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Tyler's Treehouse

A little boy’s legacy may help save the lives of kids with a rare brain tumor.

By Rachel Schwartzberg

This year marks the 10th anniversary of the passing of Tyler Scott, a small boy who left a giant legacy. Through a foundation his family created, Tyler has touched the lives of children he would never have had the chance to meet.

In 2006, 5-year-old Tyler began having problems with his hand. Soon his family learned he had an extremely rare and aggressive brain tumor known as diffuse intrinsic pontine glioma (DIPG). Doctors suggested that Howard and Dana Scott take their son to St. Jude Children’s Research Hospital.

“From the moment we arrived at St. Jude, we felt we were in good hands,” Dana says. “The entire staff was wonderful. We felt they were truly invested in our child—above and beyond what we might have expected.”

Unfortunately, St. Jude doctors had to deliver terrible news: “There was really nothing they could do for him,” Howard says. “They worked hard on getting him home, so his brothers could say goodbye.”

Because of its location, DIPG is virtually impossible to remove or biopsy—and therefore little was known about it. After Tyler’s death, his parents allowed St. Jude researchers to use tissue from his tumor as part of a study to learn more about the disease.

The Tyler’s Treehouse Foundation—named for the tree house that friends constructed to fulfill Tyler’s last wish— funds further research into DIPG.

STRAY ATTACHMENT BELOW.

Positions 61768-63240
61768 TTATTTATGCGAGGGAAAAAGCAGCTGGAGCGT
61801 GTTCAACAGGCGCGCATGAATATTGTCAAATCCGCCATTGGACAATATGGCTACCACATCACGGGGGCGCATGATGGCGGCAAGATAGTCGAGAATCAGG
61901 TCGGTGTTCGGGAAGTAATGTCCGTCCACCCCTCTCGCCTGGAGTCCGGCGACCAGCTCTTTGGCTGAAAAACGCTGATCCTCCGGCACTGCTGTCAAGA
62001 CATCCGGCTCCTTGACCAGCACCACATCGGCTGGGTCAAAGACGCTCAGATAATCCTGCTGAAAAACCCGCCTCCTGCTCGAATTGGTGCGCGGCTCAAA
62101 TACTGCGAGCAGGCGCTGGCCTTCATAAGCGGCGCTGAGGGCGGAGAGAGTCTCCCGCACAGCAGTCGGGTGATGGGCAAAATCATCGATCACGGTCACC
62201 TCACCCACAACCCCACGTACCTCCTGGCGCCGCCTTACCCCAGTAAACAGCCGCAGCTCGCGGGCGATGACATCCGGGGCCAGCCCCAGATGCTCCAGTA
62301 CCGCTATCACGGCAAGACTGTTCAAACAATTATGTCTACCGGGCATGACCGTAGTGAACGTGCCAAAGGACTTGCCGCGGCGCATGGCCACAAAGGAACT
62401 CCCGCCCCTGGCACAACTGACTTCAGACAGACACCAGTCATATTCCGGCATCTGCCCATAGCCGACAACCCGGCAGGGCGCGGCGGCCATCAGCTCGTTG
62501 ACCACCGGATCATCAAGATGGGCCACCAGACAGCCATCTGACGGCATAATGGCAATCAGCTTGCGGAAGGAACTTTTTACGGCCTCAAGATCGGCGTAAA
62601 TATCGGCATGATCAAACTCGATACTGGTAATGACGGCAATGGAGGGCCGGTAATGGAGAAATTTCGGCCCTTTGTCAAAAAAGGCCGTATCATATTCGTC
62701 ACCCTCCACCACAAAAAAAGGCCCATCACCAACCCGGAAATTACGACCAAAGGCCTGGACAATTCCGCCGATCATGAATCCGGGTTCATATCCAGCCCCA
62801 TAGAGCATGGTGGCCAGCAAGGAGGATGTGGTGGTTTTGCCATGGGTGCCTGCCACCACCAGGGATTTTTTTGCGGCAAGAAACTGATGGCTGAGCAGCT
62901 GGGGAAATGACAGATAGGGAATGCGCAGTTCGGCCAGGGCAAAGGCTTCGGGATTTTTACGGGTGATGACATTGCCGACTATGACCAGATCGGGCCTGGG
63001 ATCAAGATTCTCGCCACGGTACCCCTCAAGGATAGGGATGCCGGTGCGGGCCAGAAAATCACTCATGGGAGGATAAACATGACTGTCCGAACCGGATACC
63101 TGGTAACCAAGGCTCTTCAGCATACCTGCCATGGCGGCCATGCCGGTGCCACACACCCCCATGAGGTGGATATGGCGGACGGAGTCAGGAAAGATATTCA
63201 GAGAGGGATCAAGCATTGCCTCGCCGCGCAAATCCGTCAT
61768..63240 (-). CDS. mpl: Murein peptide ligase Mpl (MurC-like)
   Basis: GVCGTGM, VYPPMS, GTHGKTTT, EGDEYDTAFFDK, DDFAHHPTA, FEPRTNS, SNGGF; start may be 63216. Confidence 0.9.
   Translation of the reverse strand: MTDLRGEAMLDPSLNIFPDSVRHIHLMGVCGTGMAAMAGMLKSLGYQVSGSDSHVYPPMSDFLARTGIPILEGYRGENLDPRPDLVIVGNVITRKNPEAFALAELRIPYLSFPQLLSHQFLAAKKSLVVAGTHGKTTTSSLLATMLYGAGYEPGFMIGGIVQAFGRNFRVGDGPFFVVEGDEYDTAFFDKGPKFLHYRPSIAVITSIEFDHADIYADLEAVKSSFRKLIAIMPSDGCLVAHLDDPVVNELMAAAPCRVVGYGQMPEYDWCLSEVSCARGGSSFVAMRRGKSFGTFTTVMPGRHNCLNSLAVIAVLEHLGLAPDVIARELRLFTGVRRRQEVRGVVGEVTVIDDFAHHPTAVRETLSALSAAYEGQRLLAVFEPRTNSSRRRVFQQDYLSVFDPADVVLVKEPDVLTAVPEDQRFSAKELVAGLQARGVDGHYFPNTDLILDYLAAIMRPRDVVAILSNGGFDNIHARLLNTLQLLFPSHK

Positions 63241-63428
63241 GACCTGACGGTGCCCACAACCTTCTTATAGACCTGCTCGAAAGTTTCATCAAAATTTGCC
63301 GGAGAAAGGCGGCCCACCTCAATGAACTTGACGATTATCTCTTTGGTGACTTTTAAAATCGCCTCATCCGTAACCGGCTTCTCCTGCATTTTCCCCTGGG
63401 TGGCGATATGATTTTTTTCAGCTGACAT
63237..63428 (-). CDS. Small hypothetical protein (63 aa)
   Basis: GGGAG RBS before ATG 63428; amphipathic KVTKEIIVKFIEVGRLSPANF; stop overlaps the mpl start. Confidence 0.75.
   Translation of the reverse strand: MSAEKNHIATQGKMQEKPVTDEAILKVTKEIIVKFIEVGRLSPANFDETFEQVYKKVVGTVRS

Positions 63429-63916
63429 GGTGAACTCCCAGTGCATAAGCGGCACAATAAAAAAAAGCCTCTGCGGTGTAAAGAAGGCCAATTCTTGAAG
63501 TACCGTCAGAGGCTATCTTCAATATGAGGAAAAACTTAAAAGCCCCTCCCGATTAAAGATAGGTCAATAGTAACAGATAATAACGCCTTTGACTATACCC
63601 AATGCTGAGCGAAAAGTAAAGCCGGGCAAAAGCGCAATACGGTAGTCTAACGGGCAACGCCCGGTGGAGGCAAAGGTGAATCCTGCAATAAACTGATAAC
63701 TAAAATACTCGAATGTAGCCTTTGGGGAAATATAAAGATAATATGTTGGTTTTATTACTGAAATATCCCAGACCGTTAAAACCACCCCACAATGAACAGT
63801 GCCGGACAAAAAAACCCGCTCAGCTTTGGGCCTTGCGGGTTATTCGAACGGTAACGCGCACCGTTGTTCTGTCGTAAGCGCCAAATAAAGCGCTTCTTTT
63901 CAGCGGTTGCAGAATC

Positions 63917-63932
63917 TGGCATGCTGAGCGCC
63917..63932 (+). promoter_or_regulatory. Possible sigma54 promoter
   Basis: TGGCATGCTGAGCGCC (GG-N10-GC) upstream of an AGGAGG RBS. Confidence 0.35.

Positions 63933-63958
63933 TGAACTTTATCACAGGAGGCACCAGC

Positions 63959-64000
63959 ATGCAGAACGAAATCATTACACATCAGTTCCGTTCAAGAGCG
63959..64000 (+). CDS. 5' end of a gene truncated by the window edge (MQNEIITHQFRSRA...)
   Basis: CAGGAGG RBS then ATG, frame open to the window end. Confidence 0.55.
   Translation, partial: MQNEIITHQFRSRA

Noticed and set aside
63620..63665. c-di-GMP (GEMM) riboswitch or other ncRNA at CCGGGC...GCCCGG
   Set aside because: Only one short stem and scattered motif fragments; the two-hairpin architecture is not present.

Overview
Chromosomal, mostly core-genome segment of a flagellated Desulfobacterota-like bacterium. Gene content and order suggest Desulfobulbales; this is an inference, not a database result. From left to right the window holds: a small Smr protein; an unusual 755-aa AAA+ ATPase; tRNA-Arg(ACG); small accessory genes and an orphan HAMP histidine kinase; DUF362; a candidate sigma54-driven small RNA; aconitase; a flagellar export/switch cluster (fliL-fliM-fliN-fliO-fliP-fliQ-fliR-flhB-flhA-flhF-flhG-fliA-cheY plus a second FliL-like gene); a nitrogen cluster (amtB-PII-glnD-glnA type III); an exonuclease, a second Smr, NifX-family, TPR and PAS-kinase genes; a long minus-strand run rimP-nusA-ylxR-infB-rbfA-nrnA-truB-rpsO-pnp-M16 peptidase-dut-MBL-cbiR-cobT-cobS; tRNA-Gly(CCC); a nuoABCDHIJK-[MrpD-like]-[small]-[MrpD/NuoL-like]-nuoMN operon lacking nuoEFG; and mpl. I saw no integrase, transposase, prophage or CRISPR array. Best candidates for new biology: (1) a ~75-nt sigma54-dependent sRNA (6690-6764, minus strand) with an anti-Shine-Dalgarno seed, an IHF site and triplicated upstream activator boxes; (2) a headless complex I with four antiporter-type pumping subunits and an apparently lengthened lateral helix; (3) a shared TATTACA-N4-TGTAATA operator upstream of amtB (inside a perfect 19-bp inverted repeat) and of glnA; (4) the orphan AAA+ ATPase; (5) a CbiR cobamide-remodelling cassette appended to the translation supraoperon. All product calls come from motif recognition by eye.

The Scott family and their friends host Tyler’s Treehouse fundraisers, such as a 5K run and pool party, and a golf tournament and auction.

“The foundation plans to provide a grant to St. Jude every year until they find a cure,” Howard says.

The Scotts and their sons, Chase, Bryce and Aidan, are gratified to know that Tyler’s Treehouse is helping “accelerate timelines,” as Howard puts it.

St. Jude is now growing tumor samples in the lab and hitting them with different drugs to see what works,” Howard says. “Researchers at St. Jude have also discovered a common mutation found in the DIPG tumors from most children with the disease. The scientists are looking for more targeted treatments to offer hope to these children and families. We’re proud to be part of that.”

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